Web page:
In 2018, he moved to Hawaiʻi to pursue his PhD in History. He became Graduate President of the UHM Alpha Beta Epsilon Chapter of the Phi Alpha Theta National History Honors Society, Secretary of the UHM Student Media Board, and even worked as Programming Intern for the Hawaiʻi International Film Festival. He collaborated with local Filipinx artists such as Rebecca Goldschmidt, and helped run Pag+mul+mula+an (Place of Plants) in 2020, a safe gathering space where community members can critically explore and reflect on what it means to be Filipinx in Hawaiʻi. In 2019, he started working for the College Opportunities Program (COP), a federally funded program that allows students from disadvantaged backgrounds an alternative pathway to attend college at UHM. As their Teaching Assistant, Adrian worked directly with students, many of them Native Hawaiians and Filipinos, to not only teach them about world history, but to also encourage them to be critical of their own histories. He plans to return to Seattle as soon as he is finished with his studies to give back to the community that he loves.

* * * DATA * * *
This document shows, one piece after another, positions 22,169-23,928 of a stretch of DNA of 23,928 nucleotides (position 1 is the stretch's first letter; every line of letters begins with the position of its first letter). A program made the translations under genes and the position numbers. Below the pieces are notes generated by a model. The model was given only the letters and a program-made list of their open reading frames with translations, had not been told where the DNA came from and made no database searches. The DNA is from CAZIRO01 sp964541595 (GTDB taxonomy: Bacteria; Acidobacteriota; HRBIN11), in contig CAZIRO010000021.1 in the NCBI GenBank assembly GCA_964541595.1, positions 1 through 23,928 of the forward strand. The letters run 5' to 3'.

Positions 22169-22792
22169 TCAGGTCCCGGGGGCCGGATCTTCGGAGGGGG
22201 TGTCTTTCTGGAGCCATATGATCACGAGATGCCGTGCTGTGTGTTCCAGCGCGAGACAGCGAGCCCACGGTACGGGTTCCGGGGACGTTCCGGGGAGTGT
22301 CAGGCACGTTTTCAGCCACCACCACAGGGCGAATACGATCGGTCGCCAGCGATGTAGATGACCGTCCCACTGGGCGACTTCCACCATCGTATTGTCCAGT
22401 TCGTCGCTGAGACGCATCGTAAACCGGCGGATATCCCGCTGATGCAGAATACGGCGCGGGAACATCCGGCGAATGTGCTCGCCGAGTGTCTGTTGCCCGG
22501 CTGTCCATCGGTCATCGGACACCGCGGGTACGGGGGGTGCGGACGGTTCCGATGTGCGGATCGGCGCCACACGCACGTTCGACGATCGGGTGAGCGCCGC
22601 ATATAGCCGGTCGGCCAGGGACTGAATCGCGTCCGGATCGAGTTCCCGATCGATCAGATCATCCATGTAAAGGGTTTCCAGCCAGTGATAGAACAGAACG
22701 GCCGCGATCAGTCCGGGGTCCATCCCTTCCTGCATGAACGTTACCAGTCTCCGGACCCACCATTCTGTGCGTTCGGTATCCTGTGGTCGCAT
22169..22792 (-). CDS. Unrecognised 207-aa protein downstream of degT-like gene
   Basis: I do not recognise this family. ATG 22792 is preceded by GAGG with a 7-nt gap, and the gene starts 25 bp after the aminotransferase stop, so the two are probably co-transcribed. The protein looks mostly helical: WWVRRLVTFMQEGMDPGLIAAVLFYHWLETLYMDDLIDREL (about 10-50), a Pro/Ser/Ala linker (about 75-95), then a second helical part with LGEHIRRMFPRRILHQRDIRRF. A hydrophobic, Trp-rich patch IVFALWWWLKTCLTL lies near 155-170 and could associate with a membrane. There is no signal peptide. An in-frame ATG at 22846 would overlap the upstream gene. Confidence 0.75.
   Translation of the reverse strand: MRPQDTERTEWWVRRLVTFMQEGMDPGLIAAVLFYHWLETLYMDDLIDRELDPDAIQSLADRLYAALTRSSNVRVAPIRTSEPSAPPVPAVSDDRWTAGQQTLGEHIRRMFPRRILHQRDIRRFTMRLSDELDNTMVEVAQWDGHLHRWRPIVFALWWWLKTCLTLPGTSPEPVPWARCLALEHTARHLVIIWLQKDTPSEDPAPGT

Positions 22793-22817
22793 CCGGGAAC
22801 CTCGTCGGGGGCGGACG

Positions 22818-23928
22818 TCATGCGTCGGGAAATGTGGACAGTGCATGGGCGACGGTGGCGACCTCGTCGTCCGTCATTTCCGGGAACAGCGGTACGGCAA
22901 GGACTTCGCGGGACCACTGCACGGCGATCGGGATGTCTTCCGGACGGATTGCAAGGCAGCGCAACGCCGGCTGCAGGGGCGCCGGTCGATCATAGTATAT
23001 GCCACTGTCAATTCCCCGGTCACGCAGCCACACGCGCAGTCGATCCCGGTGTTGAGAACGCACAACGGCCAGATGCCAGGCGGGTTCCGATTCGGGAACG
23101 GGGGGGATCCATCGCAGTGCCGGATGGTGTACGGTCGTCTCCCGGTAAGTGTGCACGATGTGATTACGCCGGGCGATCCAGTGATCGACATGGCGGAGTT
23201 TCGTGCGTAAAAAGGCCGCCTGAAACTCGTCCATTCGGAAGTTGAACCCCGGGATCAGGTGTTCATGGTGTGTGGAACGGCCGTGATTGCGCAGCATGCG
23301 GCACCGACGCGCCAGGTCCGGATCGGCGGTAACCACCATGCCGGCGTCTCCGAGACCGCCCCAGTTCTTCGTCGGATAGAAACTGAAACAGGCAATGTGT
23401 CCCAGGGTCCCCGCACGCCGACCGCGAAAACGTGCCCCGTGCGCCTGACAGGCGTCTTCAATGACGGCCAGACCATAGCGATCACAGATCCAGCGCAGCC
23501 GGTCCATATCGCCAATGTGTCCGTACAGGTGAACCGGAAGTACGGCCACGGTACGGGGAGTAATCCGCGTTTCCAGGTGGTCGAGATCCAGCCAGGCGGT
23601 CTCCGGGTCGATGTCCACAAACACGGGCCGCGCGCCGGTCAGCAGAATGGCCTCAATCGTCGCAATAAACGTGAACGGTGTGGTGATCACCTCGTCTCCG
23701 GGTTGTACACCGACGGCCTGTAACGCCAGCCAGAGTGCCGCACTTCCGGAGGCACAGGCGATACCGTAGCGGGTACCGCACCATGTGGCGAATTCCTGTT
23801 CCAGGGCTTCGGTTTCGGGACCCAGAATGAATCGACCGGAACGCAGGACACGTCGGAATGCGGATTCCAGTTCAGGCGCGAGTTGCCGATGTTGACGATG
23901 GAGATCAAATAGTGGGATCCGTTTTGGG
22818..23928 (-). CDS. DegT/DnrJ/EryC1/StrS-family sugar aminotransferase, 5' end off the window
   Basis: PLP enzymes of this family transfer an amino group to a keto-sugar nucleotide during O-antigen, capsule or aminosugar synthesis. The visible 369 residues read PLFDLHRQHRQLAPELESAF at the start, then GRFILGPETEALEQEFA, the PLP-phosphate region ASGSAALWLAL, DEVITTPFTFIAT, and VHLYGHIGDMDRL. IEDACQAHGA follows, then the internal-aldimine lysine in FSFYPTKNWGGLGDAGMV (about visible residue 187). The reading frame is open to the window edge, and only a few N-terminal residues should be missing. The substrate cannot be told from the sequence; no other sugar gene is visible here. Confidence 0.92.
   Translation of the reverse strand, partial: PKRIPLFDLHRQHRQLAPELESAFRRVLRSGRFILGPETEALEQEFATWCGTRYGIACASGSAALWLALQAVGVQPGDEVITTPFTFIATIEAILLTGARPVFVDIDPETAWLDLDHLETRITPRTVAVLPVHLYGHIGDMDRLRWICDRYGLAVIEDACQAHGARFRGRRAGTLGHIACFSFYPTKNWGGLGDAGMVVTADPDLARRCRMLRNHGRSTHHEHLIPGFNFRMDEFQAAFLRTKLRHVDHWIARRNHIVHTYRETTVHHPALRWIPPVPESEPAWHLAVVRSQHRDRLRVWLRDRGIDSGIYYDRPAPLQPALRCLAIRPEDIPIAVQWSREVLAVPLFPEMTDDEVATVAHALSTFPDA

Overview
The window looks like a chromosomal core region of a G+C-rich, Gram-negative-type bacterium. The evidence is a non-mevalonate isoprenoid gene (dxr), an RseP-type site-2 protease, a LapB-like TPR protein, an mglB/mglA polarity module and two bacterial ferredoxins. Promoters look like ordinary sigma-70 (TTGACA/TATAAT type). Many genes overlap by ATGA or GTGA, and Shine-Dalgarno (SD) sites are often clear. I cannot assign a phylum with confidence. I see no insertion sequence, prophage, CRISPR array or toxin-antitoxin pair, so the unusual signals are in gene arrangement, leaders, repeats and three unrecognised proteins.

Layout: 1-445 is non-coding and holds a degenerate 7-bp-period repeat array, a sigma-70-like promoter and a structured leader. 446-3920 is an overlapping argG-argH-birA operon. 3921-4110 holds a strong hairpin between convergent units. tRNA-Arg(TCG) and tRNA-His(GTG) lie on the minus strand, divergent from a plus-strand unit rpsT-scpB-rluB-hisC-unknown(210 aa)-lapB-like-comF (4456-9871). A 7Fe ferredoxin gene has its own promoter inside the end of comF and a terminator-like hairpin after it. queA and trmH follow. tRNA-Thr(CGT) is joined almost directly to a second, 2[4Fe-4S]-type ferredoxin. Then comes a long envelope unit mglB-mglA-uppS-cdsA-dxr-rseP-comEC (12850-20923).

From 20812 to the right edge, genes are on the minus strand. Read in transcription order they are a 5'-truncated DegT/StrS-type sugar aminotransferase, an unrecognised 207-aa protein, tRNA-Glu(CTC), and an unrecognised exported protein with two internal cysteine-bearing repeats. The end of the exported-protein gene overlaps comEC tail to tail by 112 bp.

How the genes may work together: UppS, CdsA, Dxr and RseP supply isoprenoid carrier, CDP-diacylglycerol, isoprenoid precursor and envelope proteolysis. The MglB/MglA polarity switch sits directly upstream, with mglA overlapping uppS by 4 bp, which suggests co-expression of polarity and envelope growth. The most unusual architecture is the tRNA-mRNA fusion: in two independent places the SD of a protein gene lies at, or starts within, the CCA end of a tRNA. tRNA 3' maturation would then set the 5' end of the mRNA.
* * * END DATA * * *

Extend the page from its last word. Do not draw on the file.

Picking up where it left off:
Bayanihan Frank Palisoc Award for Volunteerism and Community Service
Selfless giving of dedicated volunteer service hours out of love for our community and altruism with no expectation of monetary compensation or its equivalent.
Honoree: Volunteers of the Senior Lunch and Food Bank Program
The FCS Senior Lunch and Food Bank is a program that used to serve around 60-70 seniors at the Community Center at 5740 Martin Luther King Jr Way S, Seattle. Three times a week, seniors gather to enjoy each other’s company, to exercise, to tsismis, to proudly talk about their children and grandchildren, to commiserate about things that bother them, to eat hot lunch together, and to take home fresh food to sustain them through the week. The program is a lifeline for some of our parents, lolos, lolas, tiyas, and tiyos.